Taster - Lesson 2: Perfomance Skills

60 mins


  • Lesson Film
  • PE kit and bare feet
  • Clear empty space
  • Costumes
  • Music
  • Means of capture

From your previous lesson, you now have some really useful movement that can go in your dance. This week you will finish your dance so it is ready for performance! It will be useful to watch the ‘Performance Skills’ film before you begin this lesson, which is taken from the Nutcracker ‘Immersive’ project.

    Structuring Your Dance and Performance Skills

    During this lesson you will have created another section of movement for your dance, so now you will have two different sections of movement, both of which explore conflict. Part of creating a whole dance involves the process of structuring movement. All this means is that you have to decide what order you want to place the movement patterns in. There is a suggested structure for this dance in this lesson plan but of course you can make whatever decisions you and your dancers think are best.

    To perform to the best of your ability requires more from a dancer than just knowing when to do what moves and at what time. Each performer needs to understand exactly HOW to perform each moment and everyone needs to make their movements as big and expansive as possible. The dancers will also need to be reminded that their faces form an important part of the performance not just their movements.

    Your dancers will need to perform the dance as many times as possible so that they feel very secure and are able to project and perform the work to show it off at its best. If the dancers do not know the order of the dance they will struggle to perform it well.

    You need to help the dancers think about HOW to perform well and to some extent this will depend on where you are performing. If you are in a big space and you are reaching out to a lot of people then your dancers will need to be reminded that they will have focus and project their movements out so audience members on the back row can see them. Sometimes dancers need to be reminded to lift their eye lines so that the audience can see their faces and the expressions they are making.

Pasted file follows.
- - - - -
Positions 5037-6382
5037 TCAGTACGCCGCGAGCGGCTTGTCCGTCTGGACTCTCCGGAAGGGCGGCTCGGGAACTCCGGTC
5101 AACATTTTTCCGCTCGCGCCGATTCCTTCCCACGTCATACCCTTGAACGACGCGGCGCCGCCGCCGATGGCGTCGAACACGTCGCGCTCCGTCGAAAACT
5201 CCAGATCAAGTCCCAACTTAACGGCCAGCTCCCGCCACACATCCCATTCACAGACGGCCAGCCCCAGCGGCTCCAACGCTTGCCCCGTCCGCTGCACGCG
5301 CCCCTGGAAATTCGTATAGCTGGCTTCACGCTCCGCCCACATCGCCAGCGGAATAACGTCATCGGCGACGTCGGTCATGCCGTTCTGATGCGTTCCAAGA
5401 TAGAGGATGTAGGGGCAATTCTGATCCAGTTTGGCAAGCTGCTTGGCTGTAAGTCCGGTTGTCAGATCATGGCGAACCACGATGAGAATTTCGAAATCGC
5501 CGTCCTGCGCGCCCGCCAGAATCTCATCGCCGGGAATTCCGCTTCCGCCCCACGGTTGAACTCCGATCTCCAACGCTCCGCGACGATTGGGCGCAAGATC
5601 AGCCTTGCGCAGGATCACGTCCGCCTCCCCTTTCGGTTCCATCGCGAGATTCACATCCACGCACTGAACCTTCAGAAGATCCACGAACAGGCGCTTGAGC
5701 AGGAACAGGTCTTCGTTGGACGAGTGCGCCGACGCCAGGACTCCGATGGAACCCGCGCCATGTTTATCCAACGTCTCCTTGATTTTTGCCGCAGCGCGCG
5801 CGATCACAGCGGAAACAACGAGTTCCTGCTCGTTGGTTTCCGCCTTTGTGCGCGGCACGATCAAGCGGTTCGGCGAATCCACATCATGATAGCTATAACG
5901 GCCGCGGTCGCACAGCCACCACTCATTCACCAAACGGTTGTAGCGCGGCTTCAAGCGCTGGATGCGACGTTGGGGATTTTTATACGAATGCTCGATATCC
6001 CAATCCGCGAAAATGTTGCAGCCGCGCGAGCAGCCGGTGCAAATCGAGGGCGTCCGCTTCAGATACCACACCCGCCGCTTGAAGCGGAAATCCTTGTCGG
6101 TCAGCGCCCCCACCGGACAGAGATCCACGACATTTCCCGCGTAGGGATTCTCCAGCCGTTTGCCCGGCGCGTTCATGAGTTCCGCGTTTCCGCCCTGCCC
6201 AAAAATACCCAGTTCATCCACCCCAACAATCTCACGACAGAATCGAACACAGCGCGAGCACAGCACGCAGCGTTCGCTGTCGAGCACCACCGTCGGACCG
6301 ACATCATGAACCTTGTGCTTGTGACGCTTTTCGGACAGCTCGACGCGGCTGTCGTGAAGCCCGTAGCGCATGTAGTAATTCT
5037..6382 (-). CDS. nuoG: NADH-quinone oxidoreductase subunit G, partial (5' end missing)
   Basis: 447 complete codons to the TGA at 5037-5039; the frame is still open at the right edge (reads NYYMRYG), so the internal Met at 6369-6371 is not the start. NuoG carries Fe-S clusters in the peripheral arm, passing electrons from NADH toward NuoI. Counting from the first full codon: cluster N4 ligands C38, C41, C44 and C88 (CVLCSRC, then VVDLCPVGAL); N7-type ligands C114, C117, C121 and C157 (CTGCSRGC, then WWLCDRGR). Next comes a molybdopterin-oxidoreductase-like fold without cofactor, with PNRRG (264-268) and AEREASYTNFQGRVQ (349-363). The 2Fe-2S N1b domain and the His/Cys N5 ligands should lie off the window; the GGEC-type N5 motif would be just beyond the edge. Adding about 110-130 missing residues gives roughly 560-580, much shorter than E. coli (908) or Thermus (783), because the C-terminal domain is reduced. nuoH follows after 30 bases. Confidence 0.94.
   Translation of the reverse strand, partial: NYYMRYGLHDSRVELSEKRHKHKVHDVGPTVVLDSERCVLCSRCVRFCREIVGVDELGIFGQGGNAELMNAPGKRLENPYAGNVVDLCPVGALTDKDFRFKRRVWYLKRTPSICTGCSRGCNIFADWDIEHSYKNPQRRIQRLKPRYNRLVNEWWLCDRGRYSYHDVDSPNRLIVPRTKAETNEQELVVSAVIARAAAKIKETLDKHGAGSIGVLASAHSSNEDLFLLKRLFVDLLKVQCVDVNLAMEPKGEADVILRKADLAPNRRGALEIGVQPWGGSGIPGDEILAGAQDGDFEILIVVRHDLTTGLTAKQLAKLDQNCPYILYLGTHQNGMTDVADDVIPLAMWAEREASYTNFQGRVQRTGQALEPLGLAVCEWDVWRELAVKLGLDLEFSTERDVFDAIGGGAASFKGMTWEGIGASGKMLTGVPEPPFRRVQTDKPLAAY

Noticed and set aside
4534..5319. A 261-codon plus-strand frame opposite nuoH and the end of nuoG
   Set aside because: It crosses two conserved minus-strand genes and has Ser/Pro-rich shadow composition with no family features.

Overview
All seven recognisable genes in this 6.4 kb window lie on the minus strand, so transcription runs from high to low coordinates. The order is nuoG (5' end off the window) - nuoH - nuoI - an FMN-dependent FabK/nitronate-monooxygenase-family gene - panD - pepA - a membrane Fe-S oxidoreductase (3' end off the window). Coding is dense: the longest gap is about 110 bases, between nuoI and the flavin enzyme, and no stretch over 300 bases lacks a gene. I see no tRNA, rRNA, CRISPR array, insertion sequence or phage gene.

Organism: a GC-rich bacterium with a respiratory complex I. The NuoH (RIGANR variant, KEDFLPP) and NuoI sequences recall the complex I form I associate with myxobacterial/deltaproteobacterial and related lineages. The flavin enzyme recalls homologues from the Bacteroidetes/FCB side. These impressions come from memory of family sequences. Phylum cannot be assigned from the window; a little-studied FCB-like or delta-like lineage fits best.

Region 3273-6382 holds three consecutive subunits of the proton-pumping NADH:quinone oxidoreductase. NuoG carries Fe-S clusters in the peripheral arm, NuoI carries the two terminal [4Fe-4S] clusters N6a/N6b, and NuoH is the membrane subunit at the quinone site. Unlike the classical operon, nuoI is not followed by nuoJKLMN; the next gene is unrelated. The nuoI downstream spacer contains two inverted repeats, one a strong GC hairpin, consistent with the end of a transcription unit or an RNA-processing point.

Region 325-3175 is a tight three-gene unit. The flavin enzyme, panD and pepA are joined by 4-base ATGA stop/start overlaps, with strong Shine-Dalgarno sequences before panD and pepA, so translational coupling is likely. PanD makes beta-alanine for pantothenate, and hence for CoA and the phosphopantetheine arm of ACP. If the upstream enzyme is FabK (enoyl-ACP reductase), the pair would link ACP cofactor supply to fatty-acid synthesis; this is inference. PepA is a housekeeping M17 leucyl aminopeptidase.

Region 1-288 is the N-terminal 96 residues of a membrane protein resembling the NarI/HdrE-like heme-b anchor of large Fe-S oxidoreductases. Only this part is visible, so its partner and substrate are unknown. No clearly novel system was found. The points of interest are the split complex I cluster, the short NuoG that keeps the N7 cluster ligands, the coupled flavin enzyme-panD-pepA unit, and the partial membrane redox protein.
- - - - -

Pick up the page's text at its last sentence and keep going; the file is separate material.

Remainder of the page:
Lesson Outcomes:

    • Understand how different pathways can be used to develop movement patterns.
    • Use different dynamics.
    • Understand how to structure your dance.
    • Performance skills.

    Curriculum Outcomes:

    • English: Rehearse for presentation and performance. Work on verbal introduction to the piece with the teacher.
    • PE: Develop flexibility, strength and technique.
    • PSHE: Prepare children to perform publicly, acknowledge emotions before, during and after a performance.

  • Nutcracker Video: Performance Skills

    5 mins

    Radzi recaps on what we've learned so far and gets some final tips from the professionals, including former Royal Ballet Principal, Darcey Bussell.

  • Warm Ups

    Give the dancers time to review all the work they have created. It’s useful at this stage of the process to set a warm up task that allows the dancers to think about their performance skills, to extend movement and create clarity of intention.

  • Creative Exploration